During W.W.II, the U.S.s MBT was the M-4 Sherman tank.
It was nick-named the 'Ronson, after a popular reliable cigarette lighter,
because it caught fire so easily when hit by enemy rounds.
Most of the Armys Generals were of the W.W.II era,
and were determined not to have a flammable tank.
The M-1 includes a system that detects fire
and sprays HALON gas into the tank.
The gas is sprayed within 3 milliseconds of the
fire outbreak and extinguishes the fire in 2/10ths
of a second. HALON is an excellent fire extinguisher.
The crew is also separated from the fuel tanks by an armor bulkhead.
The main guns ammo has its own compartment.
The loader uses his knee to press a switch
to open a door to the ammo compartment.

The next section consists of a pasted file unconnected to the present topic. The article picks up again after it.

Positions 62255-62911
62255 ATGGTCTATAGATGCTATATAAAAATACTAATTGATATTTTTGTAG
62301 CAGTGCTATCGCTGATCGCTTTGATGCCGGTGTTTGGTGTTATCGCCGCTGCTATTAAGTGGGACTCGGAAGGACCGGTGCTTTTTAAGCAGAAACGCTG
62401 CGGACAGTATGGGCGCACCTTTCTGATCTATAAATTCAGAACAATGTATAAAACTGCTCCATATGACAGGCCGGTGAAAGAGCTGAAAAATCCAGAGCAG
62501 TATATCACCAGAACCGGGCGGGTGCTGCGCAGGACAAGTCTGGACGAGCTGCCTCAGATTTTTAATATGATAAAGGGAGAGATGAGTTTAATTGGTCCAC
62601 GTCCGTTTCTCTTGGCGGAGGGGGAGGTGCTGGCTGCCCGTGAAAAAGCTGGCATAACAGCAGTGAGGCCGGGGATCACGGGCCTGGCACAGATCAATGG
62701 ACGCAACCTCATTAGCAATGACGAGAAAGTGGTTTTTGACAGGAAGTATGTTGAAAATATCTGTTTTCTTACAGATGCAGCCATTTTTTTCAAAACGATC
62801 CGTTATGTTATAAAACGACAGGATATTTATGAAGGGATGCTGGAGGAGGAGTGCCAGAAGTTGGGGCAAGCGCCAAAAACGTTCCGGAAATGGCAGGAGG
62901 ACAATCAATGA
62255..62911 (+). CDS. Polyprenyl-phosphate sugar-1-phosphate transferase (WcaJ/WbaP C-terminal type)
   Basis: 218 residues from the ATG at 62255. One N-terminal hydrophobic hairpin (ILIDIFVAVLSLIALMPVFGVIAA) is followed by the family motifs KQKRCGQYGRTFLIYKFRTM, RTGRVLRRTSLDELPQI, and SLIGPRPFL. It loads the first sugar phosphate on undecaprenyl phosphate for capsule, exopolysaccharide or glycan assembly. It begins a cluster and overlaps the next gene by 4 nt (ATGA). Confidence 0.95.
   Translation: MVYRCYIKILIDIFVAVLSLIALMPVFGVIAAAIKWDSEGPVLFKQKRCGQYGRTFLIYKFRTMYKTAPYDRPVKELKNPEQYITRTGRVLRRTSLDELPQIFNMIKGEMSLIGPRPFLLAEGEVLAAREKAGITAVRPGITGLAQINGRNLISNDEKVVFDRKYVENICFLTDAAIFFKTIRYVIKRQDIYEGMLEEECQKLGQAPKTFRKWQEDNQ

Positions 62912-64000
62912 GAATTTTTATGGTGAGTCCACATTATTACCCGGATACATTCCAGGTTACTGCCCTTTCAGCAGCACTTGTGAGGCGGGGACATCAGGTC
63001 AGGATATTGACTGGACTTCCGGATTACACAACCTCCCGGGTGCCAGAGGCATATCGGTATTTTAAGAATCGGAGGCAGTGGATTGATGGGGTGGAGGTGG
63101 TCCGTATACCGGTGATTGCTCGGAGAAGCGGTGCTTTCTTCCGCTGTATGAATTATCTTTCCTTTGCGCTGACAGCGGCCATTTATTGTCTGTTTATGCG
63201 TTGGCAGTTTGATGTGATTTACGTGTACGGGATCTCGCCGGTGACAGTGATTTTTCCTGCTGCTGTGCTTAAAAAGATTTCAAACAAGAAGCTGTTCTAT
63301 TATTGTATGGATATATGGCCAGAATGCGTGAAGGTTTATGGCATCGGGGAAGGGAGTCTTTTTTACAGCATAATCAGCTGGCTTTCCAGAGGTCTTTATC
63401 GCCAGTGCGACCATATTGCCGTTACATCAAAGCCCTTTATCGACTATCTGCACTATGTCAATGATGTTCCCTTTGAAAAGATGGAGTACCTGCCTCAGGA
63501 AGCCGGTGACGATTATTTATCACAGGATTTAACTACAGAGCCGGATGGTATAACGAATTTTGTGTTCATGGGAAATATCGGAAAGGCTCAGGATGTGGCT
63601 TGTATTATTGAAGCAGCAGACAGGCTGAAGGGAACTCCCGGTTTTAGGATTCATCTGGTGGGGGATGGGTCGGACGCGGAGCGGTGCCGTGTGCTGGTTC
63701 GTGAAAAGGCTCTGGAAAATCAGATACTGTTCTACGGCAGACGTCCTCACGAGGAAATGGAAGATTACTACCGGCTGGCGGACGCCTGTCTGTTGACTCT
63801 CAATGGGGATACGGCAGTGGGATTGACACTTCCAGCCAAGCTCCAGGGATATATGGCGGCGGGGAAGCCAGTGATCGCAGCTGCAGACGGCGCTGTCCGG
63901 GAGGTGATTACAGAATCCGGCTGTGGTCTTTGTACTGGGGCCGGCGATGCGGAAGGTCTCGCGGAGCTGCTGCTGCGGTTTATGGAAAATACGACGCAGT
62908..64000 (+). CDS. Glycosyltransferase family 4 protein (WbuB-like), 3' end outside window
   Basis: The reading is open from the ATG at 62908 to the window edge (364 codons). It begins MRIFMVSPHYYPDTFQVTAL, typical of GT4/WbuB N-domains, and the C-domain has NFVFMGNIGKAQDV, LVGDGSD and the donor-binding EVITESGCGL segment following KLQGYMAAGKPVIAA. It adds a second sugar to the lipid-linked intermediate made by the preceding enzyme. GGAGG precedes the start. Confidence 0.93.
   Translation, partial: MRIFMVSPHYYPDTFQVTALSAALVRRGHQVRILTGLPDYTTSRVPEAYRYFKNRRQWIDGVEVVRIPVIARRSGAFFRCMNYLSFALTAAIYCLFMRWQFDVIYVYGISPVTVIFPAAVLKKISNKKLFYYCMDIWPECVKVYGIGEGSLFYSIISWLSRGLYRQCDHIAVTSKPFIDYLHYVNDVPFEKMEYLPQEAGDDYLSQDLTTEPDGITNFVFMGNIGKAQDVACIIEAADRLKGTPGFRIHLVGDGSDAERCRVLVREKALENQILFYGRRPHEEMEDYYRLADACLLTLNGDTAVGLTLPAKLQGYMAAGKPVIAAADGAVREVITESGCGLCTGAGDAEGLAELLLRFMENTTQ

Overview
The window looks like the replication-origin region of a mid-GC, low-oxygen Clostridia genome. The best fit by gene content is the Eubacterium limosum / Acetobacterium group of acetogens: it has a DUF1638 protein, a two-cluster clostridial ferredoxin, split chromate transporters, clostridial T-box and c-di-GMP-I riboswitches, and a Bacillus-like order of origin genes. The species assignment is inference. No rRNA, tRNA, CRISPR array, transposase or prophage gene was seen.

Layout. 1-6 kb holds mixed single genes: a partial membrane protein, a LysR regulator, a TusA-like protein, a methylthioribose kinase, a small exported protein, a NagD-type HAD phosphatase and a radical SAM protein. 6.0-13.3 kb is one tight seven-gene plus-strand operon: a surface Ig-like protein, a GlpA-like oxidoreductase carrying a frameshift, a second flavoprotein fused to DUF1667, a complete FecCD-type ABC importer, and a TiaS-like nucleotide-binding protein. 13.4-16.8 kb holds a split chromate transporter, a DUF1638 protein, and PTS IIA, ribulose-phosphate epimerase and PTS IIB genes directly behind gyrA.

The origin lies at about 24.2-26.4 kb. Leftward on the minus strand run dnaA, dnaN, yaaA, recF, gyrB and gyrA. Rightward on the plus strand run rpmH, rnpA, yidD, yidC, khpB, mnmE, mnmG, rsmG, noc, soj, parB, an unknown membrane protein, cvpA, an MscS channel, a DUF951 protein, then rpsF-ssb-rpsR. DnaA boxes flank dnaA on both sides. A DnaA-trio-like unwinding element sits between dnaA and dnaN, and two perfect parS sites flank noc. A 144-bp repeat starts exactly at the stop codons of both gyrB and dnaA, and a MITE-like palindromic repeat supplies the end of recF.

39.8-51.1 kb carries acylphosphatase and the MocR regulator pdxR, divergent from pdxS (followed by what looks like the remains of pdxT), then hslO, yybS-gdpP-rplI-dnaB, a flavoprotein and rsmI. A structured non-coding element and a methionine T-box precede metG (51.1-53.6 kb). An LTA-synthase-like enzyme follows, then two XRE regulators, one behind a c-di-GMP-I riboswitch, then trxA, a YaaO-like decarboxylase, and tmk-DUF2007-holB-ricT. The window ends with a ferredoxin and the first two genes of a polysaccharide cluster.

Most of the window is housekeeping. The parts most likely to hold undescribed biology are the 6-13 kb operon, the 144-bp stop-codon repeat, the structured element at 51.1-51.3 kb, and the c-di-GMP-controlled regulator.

When he turns to place the shell in the gun, he automatically
has to pull his knee from the switch, thus closing the door.
The ammo compartment is designed w/ a slightly
weaker roof than the sides and bottom.
In the event of an ammo explosion the top blows off allowing
the explosion to be directed away from the crew.
When the German 120mm canon was first put in an M-1,
it was found to change the effectiveness of the system.
The bigger shells detonated w/ more energy,
when struck by a projectile in tests.
The Armys top civilians and generals wanted to go ahead w/
production anyway, but a small group of generals were
vehement in their refusal to proceed until the problem
was solved, and threatened to make the issue public.
On a rare occasion, the good had defeated the evil.